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Heart for Lebanon was founded in 2006 as a natural response to the devastation left behind after the conflict between Hezbollah and Israel. The focus was to provide a holistic approach to ministry for people to have a better future. In 2009, we began a student scholarship program to help students attend a Christian School. When civil war erupted in Syria in 2011, sending over one million refugees into Lebanon, we began providing holistic care to help refugee families. In 2013, our Children at Risk Initiative began to provide the skills needed to help children have a better future. In 2014, we introduced the Hope on Wheels ministry, a mobile educational truck that engages refugee children where they live. In 2015, our Beirut hub opened with warehouse space, food packing operations, offices, and training rooms. In 2016 we broke ground for a new Hope Ministry Center – Bekaa that will open in late 2019. This new facility will more than double our ministry capacity in the Bekaa Valley the epicenter for refugees arriving in Lebanon.

Learn More about the Hope Ministry Center - Bekaa

The Despair of Syrian Refugees

The war in Syria, now six years in length, has devastated the Syrian population. Almost 8 million people are internally displaced with an additional 5 million people fleeing to neighboring countries. Syrians are fleeing in mass to Lebanon, the largest per capita host of refugees worldwide.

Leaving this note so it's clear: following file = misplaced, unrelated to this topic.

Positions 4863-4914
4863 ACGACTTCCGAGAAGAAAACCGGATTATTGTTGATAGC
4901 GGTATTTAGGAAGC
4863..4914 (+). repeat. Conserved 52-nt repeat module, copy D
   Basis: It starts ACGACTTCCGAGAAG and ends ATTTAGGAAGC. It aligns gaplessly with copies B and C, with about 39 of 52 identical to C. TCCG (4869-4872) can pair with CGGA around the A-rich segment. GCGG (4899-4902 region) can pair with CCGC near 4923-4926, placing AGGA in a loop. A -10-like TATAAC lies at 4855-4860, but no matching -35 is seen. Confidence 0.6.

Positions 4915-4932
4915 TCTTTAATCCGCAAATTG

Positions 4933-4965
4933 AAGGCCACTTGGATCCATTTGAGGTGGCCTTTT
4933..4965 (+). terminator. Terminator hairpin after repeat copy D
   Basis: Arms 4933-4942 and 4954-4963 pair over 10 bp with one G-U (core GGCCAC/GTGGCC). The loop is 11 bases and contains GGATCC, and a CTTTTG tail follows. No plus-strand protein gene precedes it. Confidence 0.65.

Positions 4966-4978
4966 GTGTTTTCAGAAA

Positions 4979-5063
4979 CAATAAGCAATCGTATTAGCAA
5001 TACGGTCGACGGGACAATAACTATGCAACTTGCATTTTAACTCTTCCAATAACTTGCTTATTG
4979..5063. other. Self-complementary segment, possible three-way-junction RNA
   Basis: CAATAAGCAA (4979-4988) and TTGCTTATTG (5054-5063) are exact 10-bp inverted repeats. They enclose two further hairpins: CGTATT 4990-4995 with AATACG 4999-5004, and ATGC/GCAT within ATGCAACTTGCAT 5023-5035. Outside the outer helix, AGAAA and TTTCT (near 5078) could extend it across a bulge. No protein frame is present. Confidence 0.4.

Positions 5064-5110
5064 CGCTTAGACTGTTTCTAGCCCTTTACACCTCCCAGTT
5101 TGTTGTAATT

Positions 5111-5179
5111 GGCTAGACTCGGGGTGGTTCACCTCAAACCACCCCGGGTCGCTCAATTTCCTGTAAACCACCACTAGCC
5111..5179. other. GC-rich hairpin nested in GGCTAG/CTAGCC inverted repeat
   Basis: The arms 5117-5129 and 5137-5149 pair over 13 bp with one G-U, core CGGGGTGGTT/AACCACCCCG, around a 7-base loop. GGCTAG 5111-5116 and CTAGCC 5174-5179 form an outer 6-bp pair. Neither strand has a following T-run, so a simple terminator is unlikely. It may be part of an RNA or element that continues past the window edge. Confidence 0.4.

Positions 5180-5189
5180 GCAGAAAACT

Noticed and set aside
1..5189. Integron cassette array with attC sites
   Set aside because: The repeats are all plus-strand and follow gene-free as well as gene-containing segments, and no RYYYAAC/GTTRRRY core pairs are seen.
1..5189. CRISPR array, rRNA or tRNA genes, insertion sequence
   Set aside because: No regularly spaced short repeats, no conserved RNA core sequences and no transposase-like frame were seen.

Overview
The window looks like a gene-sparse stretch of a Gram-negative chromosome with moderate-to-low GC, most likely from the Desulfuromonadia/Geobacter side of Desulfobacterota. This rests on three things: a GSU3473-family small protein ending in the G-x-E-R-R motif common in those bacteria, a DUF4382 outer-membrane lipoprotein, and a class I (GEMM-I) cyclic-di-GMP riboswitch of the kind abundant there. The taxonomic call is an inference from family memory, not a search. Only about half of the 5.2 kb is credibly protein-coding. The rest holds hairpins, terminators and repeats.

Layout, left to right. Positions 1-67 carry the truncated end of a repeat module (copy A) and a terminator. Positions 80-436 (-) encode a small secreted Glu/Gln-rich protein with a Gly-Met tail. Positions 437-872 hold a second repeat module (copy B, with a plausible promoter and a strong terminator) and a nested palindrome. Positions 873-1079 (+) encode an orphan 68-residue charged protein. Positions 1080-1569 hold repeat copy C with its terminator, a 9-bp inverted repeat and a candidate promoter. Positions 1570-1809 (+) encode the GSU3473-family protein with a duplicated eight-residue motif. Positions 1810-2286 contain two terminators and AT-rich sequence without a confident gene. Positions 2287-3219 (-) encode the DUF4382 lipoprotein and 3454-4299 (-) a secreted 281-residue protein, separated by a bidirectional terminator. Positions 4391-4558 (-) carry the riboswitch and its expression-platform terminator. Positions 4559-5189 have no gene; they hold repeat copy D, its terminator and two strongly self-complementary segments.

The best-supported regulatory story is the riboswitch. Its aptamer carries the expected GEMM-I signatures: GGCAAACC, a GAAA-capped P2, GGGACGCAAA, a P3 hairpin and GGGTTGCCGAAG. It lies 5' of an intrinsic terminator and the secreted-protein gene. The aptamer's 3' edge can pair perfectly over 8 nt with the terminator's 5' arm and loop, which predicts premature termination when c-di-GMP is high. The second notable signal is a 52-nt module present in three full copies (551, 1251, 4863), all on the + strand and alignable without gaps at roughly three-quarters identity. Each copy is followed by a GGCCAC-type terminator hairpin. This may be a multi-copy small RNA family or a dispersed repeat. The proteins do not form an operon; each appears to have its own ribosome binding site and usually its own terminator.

Refugees arrive in Lebanon frantically looking for shelter, basic provisions and someone to trust. The war has broken trust in humanity as many were forced to leave their physical safety, daily provision, security and emotional stability. They arrive broken and full of despair with shattered hearts and dreams faced with an unknown future. What we see in the Middle East is a humanitarian crisis that must be met with more than aid.

Lebanon is overburdened and unable to keep pace with the refugee crisis. The weak economy and the limited financial resources available add to the dire situation the refugees and locals are experiencing. Children are the most vulnerable–having experienced war atrocities and crimes against humanity firsthand, they are definitely at great risk. Children fleeing to Lebanon, in many cases with just their mom and siblings, arrive without the basic needs for survival: food and shelter. They do not have a safe place to live, play, learn or laugh.

Heart for Lebanon is in the midst of this crisis to lead people from despair to hope through humanitarian aid and education, relational engagement, and reconciliation through spiritual discipleship.